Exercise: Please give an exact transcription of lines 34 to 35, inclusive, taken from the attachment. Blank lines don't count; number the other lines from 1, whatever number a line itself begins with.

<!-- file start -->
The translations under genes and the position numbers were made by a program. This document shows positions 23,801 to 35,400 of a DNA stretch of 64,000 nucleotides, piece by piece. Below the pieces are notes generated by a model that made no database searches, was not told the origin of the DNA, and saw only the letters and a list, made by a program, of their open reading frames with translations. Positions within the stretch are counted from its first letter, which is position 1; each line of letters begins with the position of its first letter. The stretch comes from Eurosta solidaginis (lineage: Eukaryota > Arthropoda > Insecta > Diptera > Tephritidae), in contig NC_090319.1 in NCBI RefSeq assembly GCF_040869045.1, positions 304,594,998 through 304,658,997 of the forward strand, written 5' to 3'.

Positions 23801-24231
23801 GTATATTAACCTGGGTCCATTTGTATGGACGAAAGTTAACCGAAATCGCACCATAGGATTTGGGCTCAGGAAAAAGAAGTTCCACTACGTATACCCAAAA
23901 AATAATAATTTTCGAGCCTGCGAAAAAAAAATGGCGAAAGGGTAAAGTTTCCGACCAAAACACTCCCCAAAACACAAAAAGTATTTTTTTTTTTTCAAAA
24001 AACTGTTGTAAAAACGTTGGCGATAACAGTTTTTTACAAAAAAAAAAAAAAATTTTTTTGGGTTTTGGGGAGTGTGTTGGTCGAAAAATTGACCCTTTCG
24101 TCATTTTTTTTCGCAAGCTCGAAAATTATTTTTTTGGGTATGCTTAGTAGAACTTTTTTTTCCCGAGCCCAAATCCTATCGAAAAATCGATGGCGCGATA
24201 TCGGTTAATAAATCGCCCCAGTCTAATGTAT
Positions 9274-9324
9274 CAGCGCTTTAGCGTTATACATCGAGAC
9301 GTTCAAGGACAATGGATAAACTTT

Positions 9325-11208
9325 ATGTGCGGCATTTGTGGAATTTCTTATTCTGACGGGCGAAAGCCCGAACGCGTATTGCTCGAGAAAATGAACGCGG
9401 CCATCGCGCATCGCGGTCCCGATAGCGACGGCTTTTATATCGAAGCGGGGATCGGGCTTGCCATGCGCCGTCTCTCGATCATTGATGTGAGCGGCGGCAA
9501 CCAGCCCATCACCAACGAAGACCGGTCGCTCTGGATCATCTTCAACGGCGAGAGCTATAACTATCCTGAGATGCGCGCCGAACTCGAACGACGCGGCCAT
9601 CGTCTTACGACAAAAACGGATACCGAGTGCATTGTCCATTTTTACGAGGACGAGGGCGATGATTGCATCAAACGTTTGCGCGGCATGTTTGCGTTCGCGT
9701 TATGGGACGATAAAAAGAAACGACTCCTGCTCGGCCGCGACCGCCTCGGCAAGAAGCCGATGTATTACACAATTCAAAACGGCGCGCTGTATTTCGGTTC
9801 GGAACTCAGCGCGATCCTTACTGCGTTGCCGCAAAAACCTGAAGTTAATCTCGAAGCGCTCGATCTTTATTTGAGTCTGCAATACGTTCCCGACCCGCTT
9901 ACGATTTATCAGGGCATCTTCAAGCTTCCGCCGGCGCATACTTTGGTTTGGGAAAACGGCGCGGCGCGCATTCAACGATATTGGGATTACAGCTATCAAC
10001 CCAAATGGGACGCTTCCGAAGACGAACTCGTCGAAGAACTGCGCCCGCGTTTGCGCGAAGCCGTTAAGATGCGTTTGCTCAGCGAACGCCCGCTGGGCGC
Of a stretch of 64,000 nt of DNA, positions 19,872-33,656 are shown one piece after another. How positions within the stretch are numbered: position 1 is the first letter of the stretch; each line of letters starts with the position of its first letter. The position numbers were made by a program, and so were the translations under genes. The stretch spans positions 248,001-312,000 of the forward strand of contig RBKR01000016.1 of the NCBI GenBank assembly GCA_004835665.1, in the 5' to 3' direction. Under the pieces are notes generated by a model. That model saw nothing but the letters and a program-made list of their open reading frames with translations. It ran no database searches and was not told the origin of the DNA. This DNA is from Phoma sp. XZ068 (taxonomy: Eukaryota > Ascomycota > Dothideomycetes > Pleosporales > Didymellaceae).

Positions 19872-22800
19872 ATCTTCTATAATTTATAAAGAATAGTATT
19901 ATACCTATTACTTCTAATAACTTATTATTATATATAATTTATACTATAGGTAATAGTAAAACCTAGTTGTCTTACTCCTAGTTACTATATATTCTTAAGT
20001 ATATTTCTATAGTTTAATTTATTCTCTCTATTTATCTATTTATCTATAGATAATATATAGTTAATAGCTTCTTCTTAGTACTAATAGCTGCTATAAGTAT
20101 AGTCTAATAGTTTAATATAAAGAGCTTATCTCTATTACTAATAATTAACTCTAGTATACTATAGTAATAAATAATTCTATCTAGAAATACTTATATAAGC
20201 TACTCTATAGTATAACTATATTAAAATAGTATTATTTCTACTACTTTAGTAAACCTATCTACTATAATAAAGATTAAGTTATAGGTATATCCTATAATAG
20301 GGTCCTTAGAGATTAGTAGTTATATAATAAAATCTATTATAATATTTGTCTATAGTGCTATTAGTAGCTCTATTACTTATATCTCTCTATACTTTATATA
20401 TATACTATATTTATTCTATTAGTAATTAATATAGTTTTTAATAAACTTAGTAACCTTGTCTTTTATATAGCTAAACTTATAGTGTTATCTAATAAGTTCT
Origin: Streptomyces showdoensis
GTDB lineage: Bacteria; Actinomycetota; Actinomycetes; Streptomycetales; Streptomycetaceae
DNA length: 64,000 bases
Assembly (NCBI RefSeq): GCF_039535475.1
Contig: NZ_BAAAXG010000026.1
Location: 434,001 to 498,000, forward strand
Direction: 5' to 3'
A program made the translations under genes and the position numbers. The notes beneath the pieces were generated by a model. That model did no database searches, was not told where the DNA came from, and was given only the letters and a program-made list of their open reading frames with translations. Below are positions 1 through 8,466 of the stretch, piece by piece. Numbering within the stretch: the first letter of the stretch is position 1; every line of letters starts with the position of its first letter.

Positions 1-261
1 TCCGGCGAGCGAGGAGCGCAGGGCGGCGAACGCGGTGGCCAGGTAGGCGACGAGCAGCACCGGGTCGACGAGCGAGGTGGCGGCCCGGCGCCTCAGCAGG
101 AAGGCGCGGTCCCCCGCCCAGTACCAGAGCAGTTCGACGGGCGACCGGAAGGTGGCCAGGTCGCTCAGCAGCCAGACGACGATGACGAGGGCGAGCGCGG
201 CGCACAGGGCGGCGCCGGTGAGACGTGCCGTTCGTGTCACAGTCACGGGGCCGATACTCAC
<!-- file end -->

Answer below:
Location: 434,001 to 498,000, forward strand
Direction: 5' to 3'